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This month’s newsletter shares some highlights of Pride and tips on disclosing to various people in your life that you are living with HIV. I wanted to be honest and share a story with you about my own struggle with HIV stigma and coming out related to PrEP(Truvada) to prevent HIV.

I waited a few days before filling my prescription. I was afraid of what the staff might think of me, how they might judge me, and how I might have to explain why I was taking Truvada. When I took in the prescription to the pharmacy, I was hyper-aware of any looks or expressions that might be judging me. The pharmacist came out to talk to me about my script. She started with “this is an anti-retroviral medication to help manage HIV infection…” and then I jumped in, “I’m actually taking the medication to prevent HIV, known as pre-exposure prophylaxis.” She seemed caught off guard and quickly went over some potential side effects and asked if I had any questions.

Why did I jump in so quickly? Sure, I wanted to educate her on patients taking Truvada as PrEP. But, was I worried she’d think I was living with HIV? If I’m honest with myself, I probably WAS worried. I assumed she might have some notions of what people living with HIV are like and I wanted to distance myself from those stereotypes. I’m surprised by my reaction. I thought I’d gotten past my shame and stigma about HIV status.

To be clear, I believe there’s no reason to be ashamed of living with HIV.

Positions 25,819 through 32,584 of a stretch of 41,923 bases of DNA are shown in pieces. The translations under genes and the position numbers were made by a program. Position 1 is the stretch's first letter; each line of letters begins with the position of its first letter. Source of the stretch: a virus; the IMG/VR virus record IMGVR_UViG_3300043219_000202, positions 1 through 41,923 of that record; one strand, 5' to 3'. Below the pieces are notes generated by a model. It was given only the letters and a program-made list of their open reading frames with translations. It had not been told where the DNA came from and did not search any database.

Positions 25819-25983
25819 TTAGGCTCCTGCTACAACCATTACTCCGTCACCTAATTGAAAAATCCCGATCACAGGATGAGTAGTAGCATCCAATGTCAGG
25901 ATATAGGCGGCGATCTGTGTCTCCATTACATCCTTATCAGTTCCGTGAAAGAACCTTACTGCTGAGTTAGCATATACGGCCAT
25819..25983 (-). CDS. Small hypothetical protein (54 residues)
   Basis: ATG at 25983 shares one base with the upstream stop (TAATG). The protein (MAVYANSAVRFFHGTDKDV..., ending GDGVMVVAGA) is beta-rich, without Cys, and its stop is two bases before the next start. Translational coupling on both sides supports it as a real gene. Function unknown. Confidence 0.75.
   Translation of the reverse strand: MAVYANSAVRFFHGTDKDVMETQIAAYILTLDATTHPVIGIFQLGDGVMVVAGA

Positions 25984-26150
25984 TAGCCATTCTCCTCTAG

But when I think back on this now, I know that the belief that I’d “gotten past” my shame and stigma shows just how much I don’t understand about what living with HIV is like. It must be a daily task to combat HIV stigma in my own life and the community and to understand the courage people living with HIV show by being out and proud every day and by continuing to come out to doctors, pharmacists, counselors, lawyers, friends, family, co-workers, etc.

The shootings in Orlando are a glaring reminder of the work left to do for the LGBT community. Our sense of safety and justice is shaken. All the past memories and traumas of violence, harassment, abuse, and feelings of being unsafe are dredged back into the present moment.

How this all comes together for me is under the theme of Pride. Pride in who we are. Pride in the identities that are part of what makes us whole. If it’s gay, bisexual, lesbian, transgender, living with HIV or not, on PrEP or not – whatever it is. If we’re out and proud about these identities, we make ourselves and our communities more visible. We refuse to be afraid and back away from others who may judge or try to shame us.

While coming out isn’t easy, your visibility makes a difference. Thank you for being you! Thanks for being proud of who you are.

With Pride,